The 412 Project Showcases Steel City Photographers
After becoming a part of Pittsburgh’s photography community on Instagram, resident Wendy Lachendro (@pittsburghinpictures) felt that our city’s amateur photographers needed a tangible space to show off their work…
“I was fairly new to Instagram,” Lachendro said in a recent interview with NakYouOut. “And I thought, “There are so many cool photographers on [this platform]. Wouldn’t it be cool to host a pop-up showcasing [all of the] local photography?””
Her dream became a reality on Friday, Oct. 23 when the 412 Project made its debut. Located in the Gateway Center Kiosk on Liberty Ave., the 412 Project is a small pop-up display drawing inspiration from the Robot Repair Shop (2011, 2012)–a previous public art installation disguised as a fictional business–which was positioned across from Heinz Hall.
Comprised of around 40 photographs, the pop-up location will be Downtown for the better part of two months, and it’ll showcase pictures taken by local photographers who were handpicked by Lachendro and the 412 Project team.
The team discovered all of the exhibit’s photographers via Instagram after asking followers to tag their pictures of Pittsburgh with the hashtag: #412Project. Members then used their aesthetic expertise to decide which photographs would be featured in the pop-up display.
“At first, it was like a blind search,” 412 Project team member Patrick Hogan said. “The team didn’t know who would respond to their call for photographs, but they were met with what is now over one thousand submissions via the Instagram hashtag.”
After two months of deliberating over which photos should be featured and how they should be arranged, the team finally revealed the exhibition on Friday. Some of Lachendro’s own photography is also featured in the current exhibit, which will likely feature new photos in about a month.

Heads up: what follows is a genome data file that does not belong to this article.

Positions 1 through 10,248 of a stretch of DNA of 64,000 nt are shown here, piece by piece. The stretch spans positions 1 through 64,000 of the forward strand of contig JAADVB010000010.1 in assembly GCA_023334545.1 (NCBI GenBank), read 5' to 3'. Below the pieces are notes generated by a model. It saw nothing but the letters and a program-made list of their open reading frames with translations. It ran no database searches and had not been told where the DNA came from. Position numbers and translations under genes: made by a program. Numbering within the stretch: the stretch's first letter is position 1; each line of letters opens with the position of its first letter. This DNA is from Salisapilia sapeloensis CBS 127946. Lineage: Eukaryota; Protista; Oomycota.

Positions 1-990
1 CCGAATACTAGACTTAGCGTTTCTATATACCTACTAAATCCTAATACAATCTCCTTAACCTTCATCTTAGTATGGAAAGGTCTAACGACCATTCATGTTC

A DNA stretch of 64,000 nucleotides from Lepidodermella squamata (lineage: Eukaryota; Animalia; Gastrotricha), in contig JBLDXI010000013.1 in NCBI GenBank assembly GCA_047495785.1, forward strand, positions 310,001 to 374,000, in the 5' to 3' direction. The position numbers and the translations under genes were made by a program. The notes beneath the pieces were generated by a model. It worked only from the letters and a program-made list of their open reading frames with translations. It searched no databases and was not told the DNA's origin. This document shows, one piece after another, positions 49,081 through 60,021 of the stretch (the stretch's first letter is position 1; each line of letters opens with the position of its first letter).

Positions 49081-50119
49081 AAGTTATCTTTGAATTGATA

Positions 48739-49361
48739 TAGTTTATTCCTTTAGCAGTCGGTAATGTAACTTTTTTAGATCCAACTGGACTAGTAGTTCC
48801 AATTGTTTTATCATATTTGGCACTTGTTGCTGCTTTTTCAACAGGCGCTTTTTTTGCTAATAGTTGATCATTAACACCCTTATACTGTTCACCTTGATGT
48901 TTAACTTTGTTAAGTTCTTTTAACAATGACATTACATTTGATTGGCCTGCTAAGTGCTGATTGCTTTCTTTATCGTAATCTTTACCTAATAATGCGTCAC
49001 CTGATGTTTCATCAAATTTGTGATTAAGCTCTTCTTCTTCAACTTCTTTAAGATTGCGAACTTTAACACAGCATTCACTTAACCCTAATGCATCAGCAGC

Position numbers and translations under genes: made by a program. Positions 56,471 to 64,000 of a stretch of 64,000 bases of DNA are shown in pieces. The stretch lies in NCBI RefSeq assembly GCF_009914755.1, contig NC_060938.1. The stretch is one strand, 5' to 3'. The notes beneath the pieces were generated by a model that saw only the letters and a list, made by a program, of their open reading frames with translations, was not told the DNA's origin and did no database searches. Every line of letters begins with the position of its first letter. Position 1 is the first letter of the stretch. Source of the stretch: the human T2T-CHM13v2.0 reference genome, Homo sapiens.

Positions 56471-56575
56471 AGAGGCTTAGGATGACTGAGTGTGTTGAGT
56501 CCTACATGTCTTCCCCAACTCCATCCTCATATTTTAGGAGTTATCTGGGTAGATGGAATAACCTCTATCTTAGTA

“I think it’s a nice way to make the city more appealing,” Lachendro said. “Now you can physically see a group of [the pictures] up close and personal, and just appreciate what Pittsburgh has to offer.”
Lachendro hopes to continue 412 Project’s presence Downtown by adding more pop-up showcases, but the organization does not yet have the funding to do so. Other than the Maya Group and Hertz Investment Group‘s donation of the kiosk for two months’ time, the 412 Project relies on their photographers to fund their own prints.
Though the organization currently receives no funding or profits, the connection they’ve made with the local community (and each other) has proven much more worthwhile:
“We didn’t even really know each other,” Lachendro said, as she motioned towards Hogan. “We met each other at an Insta-meet and we followed each other on Instagram… And then we just came together to try to bring this to life.”
“That’s the unique part,” said Hogan, a previous RAW artist, and the moderator of local Instagram page, @PittsburghsMostDope. “It’s about building a community through social media. All day long, I’m on Instagram, double-tapping somebody’s photo because I like it, but I’ll never know that person. So this is that step closer to knowing the person [behind the photos].”
Lachendro and Hogan, who curated this month’s exhibit along with nine other team members, both found inspiration in the crowd that came to the pop-up for Friday’s big reveal:
“I met a lot of people whose work I followed, but I never knew who they were… So that was awesome [to meet them], too,” Hogan said.
In lieu of professional, established photographers already making significant incomes from their work, the organization prides itself on providing a space for amateur photographers to showcase their pieces as a way to get recognized. The 412 Project also selected 20 featured artists (in addition to team members) who could show off their work in the exhibit. A handful of artists’ photos (Kurtz, Gregio, Schmude) as well as photos from the exhibit are pictured throughout the article.
Lachendro and Hogan did not see the 412 Project showcase from the front until it was revealed on Friday, but they are thoroughly satisfied with its end result.
Be sure to stop by and check out the current exhibit at Gateway Center next time you’re Downtown — we believe their start is quite promising, and we can’t wait to see what they’ll produce for future exhibits to come.
“There’s so much talent and there’s so much material,” Lachendro said of Pittsburgh and its photo community. “You can never really run out of things to show off.”